The music of Ireland is as varied as its landscape, with stories to tell as varied as the lives shaped by those landscapes. In the physical landscapes of Ireland each turn of road or walk down a street reveals a new angle of light, or an undiscovered viewpoint.
That is also true of the twists and turns and directions of the work of Irish musicians. Many of them are grounded in the landsacpe’s long tradition. Grounded in it, yes, and taking it along new paths.
Aoife Scott ‘s album Homebird is filled with interesting stories, informed by tradition but very much in the present of Ireland. There’s Ireland’s Hour of Need, which calls on Ireland’s past heroes to help in the present. There’s Fuel I Need, which sees anger and frustration turned into positive energy. There’s also the gentle Another Reason, a song Scott and her partner Andy Meaney wrote to welcome the brith fo their niece, and The Dublin Saunter, a lively song Aoife learned from her grandmother Scott. She credits her other grandmother, Granny Black, with teaching her how to sing.
Aoife is part of the Black family, of which her mother Frances Black, her aunt Mary Black, and her cousin Danny O’Reilly are several of the best known. Aoife did not at first go into the family business, but eventually realized that singing was what made her truly happy. She is forging her own distinctive career in Irish music, a gifted singer with a natural talent for storytelling. Also to know about Homebird: Ron Block of Alison Krauss and Union Station produced the project, which in addition to Block and Meaney includes musicians from both Ireland and Nashville. Among them are Sierra Hull on mandolin, Floriane Blancke on harp, Cathal O’Currain on bodhran, and Frances, Mary, and Martin Black. Eoghan Scott and Roisin O on backing vocals. Amongst all that talent, however, it is Aoife Scott’s voice which centers the album.
The Great Irish Songbook comes from top Irish band Dervish. They have indeed chosen a baker’s dozen of well known and well loved songs of Ireland. They have challenged themselves with a bit of a different approach, though, or rather, several different approaches. For many of the tracks, Dervish’s lead singer, Cathy Jordan, steps back from the spotlight to allow a guest artist to be the lead voice. Some of these chocies work better than others, to be sure, but it is an interesting adventure altogether. Andrea Corr’s version of She Moved Through the Fair is gracefully understated. David Gray brings a meditative aspect to The West Coast of Clare, Rhiannon Giddens offers a bluesy tinge to The May Morning Dew, and Jordan offers a fine take on Donal Og.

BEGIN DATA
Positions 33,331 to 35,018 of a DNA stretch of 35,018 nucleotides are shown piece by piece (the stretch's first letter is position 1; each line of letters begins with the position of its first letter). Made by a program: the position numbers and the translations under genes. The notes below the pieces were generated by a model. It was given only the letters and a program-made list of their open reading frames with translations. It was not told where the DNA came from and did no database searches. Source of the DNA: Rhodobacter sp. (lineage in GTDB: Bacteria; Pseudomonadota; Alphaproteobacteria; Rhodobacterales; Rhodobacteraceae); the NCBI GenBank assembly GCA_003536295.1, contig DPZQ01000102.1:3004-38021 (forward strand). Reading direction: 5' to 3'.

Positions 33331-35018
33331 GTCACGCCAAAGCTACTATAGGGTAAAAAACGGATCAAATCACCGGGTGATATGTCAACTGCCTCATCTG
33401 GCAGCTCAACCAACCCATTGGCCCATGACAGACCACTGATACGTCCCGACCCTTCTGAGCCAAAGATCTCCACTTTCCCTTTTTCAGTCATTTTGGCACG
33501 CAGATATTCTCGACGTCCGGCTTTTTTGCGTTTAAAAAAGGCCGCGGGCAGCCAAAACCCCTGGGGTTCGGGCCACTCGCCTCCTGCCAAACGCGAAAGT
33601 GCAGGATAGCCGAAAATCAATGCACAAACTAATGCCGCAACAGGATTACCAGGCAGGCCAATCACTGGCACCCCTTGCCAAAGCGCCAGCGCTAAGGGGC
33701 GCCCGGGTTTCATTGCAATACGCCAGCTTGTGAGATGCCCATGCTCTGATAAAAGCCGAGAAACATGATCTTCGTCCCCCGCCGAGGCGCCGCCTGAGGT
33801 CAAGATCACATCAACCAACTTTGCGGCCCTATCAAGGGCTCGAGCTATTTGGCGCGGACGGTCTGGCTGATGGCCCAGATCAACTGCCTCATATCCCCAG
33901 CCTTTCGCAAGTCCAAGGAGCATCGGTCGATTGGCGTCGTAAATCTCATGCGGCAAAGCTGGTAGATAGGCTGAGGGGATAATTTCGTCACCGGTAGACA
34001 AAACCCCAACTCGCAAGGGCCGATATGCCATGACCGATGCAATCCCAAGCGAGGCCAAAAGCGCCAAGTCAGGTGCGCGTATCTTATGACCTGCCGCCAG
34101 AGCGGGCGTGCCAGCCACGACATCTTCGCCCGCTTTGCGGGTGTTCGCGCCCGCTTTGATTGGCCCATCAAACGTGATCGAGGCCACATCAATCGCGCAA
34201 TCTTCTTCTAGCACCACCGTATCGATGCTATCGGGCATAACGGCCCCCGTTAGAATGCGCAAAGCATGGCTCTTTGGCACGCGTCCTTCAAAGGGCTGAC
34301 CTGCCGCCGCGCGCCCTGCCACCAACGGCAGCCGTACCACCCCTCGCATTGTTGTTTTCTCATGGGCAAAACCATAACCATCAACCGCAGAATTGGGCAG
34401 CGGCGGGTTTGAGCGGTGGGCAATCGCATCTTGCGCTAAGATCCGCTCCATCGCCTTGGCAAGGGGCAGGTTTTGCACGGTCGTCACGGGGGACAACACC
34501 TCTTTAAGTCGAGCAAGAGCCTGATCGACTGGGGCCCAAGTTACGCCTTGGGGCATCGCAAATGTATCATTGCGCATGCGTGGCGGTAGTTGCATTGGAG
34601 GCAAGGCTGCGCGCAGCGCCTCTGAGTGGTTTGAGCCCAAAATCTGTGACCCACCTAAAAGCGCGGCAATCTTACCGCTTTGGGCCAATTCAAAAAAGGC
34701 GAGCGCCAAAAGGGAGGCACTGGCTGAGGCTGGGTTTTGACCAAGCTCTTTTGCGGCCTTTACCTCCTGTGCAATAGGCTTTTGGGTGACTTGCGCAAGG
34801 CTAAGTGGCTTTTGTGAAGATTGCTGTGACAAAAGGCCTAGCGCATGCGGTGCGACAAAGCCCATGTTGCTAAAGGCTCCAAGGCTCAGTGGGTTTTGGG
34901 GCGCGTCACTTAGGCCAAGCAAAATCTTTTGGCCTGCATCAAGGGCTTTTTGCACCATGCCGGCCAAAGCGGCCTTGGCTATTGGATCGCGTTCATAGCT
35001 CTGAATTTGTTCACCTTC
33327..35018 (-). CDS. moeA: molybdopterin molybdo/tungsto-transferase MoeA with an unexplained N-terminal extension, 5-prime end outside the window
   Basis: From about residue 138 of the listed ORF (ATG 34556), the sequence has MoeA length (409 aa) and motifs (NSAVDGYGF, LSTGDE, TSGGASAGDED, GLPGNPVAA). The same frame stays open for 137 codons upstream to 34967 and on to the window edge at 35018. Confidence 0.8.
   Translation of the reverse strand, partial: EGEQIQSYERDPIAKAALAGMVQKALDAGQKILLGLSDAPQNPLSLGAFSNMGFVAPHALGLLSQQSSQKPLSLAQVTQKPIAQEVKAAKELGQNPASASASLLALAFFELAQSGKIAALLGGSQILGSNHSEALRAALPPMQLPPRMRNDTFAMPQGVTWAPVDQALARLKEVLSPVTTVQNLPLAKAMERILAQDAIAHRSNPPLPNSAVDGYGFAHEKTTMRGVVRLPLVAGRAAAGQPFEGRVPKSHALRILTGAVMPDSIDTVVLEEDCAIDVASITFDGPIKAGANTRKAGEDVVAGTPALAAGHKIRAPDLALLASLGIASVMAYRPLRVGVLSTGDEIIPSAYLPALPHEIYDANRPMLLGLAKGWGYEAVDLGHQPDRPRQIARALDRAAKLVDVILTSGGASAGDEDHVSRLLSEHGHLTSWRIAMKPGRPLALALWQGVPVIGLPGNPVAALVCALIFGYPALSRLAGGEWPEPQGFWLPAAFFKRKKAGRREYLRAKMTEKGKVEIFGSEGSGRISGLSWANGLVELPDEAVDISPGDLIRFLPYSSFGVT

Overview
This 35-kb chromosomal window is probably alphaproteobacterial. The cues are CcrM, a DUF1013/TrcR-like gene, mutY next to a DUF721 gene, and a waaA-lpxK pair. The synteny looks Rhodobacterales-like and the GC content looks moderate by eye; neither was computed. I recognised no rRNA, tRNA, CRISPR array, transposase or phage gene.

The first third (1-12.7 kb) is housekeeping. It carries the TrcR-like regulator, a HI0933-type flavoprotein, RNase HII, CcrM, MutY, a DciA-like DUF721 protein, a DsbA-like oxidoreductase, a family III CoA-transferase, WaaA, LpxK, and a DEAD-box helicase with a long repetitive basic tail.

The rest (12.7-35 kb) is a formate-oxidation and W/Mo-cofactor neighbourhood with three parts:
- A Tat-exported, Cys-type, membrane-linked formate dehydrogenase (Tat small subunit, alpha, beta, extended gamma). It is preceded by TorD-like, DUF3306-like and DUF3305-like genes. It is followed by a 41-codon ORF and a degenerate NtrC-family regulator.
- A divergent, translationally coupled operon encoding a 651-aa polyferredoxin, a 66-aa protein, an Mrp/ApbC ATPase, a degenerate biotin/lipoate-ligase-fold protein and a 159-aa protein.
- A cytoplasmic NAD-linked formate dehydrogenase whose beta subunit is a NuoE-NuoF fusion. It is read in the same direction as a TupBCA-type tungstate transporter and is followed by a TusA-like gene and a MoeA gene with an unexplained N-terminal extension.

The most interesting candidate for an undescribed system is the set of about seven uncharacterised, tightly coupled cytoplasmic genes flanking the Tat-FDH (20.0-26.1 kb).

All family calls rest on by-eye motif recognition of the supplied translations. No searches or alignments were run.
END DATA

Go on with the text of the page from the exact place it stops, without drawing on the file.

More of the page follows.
Among the three of them, guitarist John Doyle, banjo player Eamonn Coyne, and accordionist concertina player Dermot Byrne have worked with artists including Joan Baez, Alison Brown, Kris Drever, Karan Casey, Altan, Salsa Celtica, and many others. When the three of them decided to collaborate on making an album together, they chose the landscape of southwest Donegal as their focus, and called their album after one of its mountains, Liag . Each of them has personal connections to this landscape, and though each lives away from southwest Donegal now, they remain inspired by it. They chose, then, to focus on lesser known music from or inspired by its landscape. You can almost see dancers swirling to some of the tunes, though others are such high energy as to invite foot stamping rather than dance.
There are few quieter pieces as well. What comes through clearly is three artists with deep love and knowledge of music, instrument, and landscape. Listen out especially for The Shelf, The Isle of Saint Helena, and the Nia’s Barndance set.
Nic Amhlaoibh has traveled the world with her music, as lead singer with the band Danu and with broadcasting and solo music projects. It is the Dingle peninsula in Ireland’s where she makes her home, however. It is a place where the ever changing rhythms of the sea and the varied cadence of Irish speakers are part of the landscape. History and present day live in both language and landscape in wets Kerry, too. All of these things inform Nic Amhlaoibh’s song choices and performance. She has one of the finest voices in Irish music and well knows how to use it to illuminate songs including Faioseamh Faoistine, with words which are from poet and boatman Danny Sheehy, which encourage the listener to connect to land and sea, and to find solace there, the classic story of unrequited love that is Blackwaterside, and Port na bPucai, song of the fairies, which, the story goes, may have come to a fisherman on the wind.
At this writing, travel to and from Ireland is limited. Music, however, is not. Music remain a way to connect, to learn, to explore through imagination, whatever your geographic situation.
Photograph of Rostrevor in County Down by Kerry Dexter; photograph of Slieve Liag cliffs in County Donegal by Ian Taylor. Thank you for respecting copyright.
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